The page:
Matthew: Yeah, yeah, totally Myles. It’s interesting, when I started Small Business Online Coach, it was literally supposed to be more about coaching, but what happened was I started coaching with some small businesses and at the end of the day they were more like, ‘You know what, can you just do this for me?’, you know so it turned into more of an agency type thing.

But interestingly enough, like you said as we started to grow I even had some larger clients that we started to retain and the name started actually becoming a problem – and what I mean by problem is that they didn’t want to be necessarily associated with our name – they wanted it kept quiet. Sometimes when you built the website, sometimes they didn’t want it at the bottom (sometimes they give you a credit like ‘website designed and built by…’). They didn’t want that put down there so I started shortening the name to actually ‘SPOC’, but even then they were worried that it was linking off to something that said “small business” instead of being sort of enterprise associated with, so name does matter, so if there was someone out there talking about creating an agency, you really need to put a lot more thought into the name and to be honest with you if I could go back, I probably would never chosen that name at all. It’s just like I said, I had no plans on being in this industry, I just stumbled into it by accident so that’s definitely something you want to put more thought into – and Powered by Search is a great name, that’s fantastic name.

Myles: Great, thanks Matt. One final question for you, stemming on from Matt’s answer then, in terms of thinking he was going to be providing advice for small businesses and they turned around at the end of the day and said ‘can you just do it for us?’.

Obviously the agency consultancy market is thriving right now, a lot of SMB businesses don’t have the time, the head space, or the inclination to really understand the detail that’s required in local search to really see it forward.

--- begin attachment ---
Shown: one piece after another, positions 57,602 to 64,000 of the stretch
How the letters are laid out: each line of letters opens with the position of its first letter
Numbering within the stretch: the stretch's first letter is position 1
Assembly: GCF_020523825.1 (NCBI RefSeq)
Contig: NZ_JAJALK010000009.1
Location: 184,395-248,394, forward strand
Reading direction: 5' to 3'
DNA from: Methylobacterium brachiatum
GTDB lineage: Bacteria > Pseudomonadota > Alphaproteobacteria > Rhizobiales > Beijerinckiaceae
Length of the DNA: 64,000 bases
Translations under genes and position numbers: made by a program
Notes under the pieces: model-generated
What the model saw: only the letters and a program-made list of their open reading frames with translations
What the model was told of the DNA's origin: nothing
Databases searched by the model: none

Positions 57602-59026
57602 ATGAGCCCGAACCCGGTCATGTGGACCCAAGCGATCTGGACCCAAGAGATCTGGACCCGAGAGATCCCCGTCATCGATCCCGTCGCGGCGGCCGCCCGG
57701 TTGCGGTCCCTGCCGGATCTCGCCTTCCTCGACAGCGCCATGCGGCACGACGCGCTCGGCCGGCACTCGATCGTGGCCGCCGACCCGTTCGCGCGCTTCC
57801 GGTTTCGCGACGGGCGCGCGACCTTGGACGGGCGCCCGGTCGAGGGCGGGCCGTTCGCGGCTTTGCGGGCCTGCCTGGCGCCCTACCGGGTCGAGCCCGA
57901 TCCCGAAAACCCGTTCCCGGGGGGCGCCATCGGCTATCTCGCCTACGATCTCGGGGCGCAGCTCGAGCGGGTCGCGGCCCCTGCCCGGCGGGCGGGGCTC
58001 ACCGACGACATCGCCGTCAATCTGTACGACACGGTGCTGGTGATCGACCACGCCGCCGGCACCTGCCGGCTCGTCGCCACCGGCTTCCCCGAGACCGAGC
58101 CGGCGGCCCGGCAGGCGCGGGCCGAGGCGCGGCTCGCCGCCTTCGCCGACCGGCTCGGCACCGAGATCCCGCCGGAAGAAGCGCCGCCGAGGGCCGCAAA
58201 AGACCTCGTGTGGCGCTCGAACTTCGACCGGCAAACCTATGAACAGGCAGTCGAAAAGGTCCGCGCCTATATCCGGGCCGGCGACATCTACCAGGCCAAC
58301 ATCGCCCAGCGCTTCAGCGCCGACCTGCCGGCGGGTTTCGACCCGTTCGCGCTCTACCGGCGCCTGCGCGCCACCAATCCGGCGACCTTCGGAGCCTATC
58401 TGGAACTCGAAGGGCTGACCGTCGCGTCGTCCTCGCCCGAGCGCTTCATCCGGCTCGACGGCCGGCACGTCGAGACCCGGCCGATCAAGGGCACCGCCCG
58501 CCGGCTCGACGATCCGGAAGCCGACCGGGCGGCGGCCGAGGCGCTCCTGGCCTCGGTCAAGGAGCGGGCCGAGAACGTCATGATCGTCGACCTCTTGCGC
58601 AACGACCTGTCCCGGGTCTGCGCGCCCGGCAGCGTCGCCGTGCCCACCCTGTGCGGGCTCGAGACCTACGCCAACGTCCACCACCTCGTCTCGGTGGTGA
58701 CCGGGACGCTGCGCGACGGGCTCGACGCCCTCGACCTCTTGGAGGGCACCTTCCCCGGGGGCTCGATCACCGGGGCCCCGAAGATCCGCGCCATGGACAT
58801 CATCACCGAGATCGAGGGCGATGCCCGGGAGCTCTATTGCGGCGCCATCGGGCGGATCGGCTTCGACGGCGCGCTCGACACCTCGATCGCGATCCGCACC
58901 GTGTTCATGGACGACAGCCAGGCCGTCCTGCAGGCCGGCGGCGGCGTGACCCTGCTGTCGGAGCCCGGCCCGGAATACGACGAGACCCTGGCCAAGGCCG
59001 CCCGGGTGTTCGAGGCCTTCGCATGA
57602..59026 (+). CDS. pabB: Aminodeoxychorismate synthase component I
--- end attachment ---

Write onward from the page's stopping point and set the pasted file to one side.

Do you ever see a time when small businesses are going to become more empowered, where it’s going to be much simpler and easier to do it themselves, where agencies and consultants will struggle to survive as a middle man? Or do you think the complexity of the local search is going to be around for some time, and that the agency-consultancy model is there forevermore?

Dev, why don’t you go first on that one?

Dev: I think the complexity is going be there for a while now. It’s been every year we see one of these ‘SEO is dead, long live SEO’ type articles. I’ve been seeing them since 2006 when I entered the industry and every year there’s a counter article that saying, ‘as long as there’s Search Engines, and people who use Search Engines, there will be a need for SEO’, I think local search is a lot like that because even with tools which savvy business owners use – such as yours for example – or they just pay Yext for example to just build listings, there are some things that I think that business owners will still need a lot of help with, like how to solicit reviews for example.